The virtual key symbol pressed, and a bitwise combination of any modifiers present are the two parameters of keyboard events (for example, the CTRL and SHIFT keys).

pyglet.window.key defines the key symbols:

from pyglet.window import key


@window.event
def on_key_press(symbol, modifiers):
    if symbol == key.A:
        print('The "A" key was pressed.')
    elif symbol == key.LEFT:
        print('The left arrow key was pressed.')
    elif symbol == key.ENTER:
        print('The enter key was pressed.')

 

Similarly, mouse events are handled:

from pyglet.window import mouse


@window.event
def on_mouse_press(x, y, button, modifiers):
    if button == mouse.LEFT:
        print('The left mouse button was pressed.')

 

The x and y parameters indicate where the mouse was when the button was pressed in relation to the window's lower-left corner.

 

On a window, you can manage over 20 different event types. Add the following lines to your program to quickly obtain the event names and parameters you require:

event_logger = pyglet.window.event.WindowEventLogger()
window.push_handlers(event_logger)

 

All events received on the window will be printed to the console as a result of this.

Playing Sounds and Music

Pyglet makes it simple to play and combines different sounds. The example below plays an MP3 file:

import pyglet

music = pyglet.resource.media('music.mp3')
music.play()

pyglet.app.run()

 

Media(), like the image loading example, looks for the sound file in the application's directory (not the working directory). Use pyglet.media.load() if you know the real filesystem path (relative or absolute).

When playing, audio is streamed by default. This is especially useful for lengthier music tracks. Short noises, such as a game's gunshot, should instead be fully decoded in memory. This allows them to play more quickly while incurring fewer CPU performance penalties. It also allows you to play the same sound without reloading it. In this scenario, set streaming=False:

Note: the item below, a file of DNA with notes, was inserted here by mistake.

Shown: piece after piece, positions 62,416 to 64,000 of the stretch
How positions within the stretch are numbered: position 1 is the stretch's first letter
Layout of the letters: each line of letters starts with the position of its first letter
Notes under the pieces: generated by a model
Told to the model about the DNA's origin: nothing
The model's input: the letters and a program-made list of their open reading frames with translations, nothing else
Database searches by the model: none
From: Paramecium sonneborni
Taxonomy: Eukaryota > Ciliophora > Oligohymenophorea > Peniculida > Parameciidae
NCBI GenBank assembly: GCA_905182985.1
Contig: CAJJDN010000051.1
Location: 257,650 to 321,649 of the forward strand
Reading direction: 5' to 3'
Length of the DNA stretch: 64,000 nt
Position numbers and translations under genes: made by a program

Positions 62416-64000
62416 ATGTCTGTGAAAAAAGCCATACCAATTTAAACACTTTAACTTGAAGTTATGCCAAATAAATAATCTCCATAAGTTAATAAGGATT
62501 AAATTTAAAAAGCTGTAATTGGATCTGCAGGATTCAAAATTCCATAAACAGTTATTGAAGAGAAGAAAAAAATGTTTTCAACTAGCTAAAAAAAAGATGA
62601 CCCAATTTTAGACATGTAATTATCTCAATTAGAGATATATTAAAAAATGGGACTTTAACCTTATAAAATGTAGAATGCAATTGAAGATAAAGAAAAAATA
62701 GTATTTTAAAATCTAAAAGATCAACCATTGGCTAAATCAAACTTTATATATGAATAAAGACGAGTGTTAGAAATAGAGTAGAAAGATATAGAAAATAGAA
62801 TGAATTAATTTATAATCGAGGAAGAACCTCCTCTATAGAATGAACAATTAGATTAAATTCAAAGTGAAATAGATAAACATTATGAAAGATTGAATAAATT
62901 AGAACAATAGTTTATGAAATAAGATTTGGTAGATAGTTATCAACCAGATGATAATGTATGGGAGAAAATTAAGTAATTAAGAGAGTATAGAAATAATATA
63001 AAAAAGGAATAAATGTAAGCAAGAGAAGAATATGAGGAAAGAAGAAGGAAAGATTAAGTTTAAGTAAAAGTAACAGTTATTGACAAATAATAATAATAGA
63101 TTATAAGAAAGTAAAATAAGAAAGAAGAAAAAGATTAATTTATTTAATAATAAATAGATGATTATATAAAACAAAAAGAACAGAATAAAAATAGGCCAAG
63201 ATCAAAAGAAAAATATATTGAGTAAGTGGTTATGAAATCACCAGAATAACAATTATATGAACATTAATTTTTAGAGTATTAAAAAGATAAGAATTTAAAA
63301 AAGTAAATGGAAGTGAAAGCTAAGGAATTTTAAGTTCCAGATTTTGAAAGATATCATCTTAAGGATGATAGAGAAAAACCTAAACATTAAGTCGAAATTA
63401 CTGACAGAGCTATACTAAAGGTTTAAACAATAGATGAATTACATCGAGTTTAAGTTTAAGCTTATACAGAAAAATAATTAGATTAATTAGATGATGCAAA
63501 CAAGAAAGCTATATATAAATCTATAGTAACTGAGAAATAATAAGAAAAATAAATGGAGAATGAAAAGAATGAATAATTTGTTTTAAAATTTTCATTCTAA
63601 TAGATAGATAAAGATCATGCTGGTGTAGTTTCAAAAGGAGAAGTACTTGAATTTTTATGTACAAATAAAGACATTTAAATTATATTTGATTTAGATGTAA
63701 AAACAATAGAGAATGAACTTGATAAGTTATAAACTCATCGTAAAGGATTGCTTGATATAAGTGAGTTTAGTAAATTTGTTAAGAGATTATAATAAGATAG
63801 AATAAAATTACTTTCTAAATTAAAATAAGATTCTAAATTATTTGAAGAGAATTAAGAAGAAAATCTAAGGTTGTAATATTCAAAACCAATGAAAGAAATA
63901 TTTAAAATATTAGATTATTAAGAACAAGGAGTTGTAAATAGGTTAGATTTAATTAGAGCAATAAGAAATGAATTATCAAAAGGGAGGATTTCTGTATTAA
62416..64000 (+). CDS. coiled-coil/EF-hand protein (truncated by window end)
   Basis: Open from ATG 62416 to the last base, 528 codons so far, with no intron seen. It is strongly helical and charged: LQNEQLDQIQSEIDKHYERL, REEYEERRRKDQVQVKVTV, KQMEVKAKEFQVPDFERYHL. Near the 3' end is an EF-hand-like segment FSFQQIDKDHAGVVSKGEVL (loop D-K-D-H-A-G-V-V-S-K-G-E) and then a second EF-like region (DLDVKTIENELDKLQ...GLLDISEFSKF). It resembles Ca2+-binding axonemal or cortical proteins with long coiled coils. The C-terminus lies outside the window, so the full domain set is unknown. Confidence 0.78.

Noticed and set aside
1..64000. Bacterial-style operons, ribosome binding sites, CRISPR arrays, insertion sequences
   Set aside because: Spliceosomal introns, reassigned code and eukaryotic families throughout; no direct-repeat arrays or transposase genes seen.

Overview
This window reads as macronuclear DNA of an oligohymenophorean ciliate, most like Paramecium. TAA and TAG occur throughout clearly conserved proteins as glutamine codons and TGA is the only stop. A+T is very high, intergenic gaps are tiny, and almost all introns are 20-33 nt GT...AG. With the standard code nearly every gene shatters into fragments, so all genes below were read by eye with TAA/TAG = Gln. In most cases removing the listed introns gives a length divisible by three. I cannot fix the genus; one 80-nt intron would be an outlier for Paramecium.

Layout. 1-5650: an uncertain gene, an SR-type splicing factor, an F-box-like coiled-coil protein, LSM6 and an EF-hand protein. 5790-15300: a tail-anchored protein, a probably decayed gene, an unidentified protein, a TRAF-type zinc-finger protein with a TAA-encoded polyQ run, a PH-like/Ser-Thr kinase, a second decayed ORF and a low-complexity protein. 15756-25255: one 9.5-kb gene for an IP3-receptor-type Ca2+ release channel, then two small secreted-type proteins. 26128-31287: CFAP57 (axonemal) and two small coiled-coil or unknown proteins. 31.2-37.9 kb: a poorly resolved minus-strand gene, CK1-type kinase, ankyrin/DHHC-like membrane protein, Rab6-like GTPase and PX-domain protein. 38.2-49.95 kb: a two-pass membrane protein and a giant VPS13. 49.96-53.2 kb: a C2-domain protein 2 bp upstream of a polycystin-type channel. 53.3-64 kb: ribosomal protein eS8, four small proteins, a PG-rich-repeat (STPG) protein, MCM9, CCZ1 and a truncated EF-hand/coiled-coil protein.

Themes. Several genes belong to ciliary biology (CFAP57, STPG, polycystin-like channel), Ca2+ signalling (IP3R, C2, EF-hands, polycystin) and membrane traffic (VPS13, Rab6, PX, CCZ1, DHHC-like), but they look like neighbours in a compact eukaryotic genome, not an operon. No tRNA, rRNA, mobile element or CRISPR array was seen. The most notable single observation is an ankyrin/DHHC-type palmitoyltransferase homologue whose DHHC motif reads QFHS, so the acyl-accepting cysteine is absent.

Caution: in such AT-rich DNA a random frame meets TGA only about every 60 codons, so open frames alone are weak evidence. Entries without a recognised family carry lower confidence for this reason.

sound = pyglet.resource.media('shot.wav', streaming=False)
sound.play()

FAQs

What is pyglet?

pyglet is a cross-platform windowing and multimedia library for Python.

What are the events of the keyboard, and how to trigger them?

The virtual key symbol that was pressed and a bitwise combination of any modifiers present are two events of the keyboard (to trigger it, press the CTRL and SHIFT keys).

When is any media supposed to be imported, and where it will get imported from?

The media (image or sound) files are present in the application’s directory, not in the working directory.

Conclusion

In this article, we have extensively discussed the applications and their implementations that you should know while starting pyglet. We had written hello, world program, inserted images, handled mouse and keyboard events, and how to play sounds and music. You should check this out to know more about pyglet applications. You should also check out this; it will help you with the concept of pygame, a python project. If you would like to learn more, check out our articles here. Do upvote our blog to help other ninjas grow.

Refer to our guided paths on Coding Ninjas Studio to learn more about DSA, Competitive Programming, JavaScript, System Design, etc. Enroll in our courses and refer to the mock test and problems available, interview puzzles. Also, look at the interview experiences and interview bundle for placement preparations. Please look at this YouTube tutorial to explore the preparation strategy for SDE placements.

Happy learning!

Topics covered
1.
Introduction
2.
Hello, World in pyglet
3.
Image Viewer
4.
Handling mouse and Keyboard events
5.
Playing Sounds and Music
6.
FAQs
6.1.
What is pyglet?
6.2.
What are the events of the keyboard, and how to trigger them?
6.3.
When is any media supposed to be imported, and where it will get imported from?
7.
Conclusion